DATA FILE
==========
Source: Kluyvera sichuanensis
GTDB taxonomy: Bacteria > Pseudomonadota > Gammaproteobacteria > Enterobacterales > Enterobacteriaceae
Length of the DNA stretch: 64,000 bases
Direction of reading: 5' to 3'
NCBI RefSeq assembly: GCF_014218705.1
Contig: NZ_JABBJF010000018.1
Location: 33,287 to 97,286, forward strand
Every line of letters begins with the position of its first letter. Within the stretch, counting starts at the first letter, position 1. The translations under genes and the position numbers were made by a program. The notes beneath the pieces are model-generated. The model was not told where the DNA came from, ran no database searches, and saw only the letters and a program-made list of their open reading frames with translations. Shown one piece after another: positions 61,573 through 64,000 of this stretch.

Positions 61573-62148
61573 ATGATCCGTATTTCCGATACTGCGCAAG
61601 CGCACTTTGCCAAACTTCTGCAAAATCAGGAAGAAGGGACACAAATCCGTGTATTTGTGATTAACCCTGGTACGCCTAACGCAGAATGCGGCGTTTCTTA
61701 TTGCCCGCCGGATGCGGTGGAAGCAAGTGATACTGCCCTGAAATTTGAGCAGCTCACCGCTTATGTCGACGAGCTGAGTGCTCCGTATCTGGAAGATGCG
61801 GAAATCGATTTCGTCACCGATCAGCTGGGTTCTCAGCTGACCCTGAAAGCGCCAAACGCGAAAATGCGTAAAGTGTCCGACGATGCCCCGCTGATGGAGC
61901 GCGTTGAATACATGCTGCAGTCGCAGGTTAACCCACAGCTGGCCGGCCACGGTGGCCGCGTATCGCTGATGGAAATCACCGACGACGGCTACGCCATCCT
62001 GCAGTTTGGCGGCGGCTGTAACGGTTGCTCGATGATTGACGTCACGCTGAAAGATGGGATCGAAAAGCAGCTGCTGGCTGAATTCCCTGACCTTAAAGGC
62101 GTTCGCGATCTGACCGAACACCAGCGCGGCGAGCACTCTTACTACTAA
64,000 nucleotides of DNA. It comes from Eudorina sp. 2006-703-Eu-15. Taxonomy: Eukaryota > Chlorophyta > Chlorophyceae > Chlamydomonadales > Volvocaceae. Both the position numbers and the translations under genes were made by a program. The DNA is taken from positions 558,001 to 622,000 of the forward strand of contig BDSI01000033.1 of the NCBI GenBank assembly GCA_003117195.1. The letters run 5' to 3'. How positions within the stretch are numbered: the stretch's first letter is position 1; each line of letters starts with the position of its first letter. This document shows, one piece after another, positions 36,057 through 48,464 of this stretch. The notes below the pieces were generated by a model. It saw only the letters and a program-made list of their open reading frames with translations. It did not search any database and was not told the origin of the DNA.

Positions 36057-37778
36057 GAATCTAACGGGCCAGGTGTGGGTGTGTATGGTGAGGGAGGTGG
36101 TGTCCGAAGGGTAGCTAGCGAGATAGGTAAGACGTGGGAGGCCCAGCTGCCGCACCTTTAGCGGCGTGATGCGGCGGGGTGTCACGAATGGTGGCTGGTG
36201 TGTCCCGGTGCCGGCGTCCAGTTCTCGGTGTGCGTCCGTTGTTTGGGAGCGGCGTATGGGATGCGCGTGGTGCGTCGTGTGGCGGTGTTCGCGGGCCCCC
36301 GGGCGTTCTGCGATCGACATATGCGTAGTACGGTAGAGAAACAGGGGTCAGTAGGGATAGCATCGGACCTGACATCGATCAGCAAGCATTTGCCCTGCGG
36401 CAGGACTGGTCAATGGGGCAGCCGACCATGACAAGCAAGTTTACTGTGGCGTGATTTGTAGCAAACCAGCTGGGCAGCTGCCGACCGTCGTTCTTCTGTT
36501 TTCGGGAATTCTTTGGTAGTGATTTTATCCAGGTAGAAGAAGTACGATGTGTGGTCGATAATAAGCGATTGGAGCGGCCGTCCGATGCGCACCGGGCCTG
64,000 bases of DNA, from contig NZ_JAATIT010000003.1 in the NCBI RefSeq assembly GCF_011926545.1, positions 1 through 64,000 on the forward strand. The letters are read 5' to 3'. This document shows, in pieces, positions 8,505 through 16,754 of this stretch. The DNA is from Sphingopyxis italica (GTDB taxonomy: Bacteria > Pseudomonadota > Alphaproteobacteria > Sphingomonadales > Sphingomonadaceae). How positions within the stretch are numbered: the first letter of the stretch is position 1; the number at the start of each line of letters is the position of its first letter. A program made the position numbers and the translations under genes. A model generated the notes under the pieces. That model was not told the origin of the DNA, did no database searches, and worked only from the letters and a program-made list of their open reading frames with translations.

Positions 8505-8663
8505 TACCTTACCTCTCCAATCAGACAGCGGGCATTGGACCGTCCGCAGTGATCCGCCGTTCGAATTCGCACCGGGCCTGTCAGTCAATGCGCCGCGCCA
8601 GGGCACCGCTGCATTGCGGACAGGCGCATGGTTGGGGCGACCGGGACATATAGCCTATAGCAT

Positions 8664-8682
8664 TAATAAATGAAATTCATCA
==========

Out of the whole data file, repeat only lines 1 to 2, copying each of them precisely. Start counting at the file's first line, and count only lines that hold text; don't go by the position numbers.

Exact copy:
Source: Kluyvera sichuanensis
GTDB taxonomy: Bacteria > Pseudomonadota > Gammaproteobacteria > Enterobacterales > Enterobacteriaceae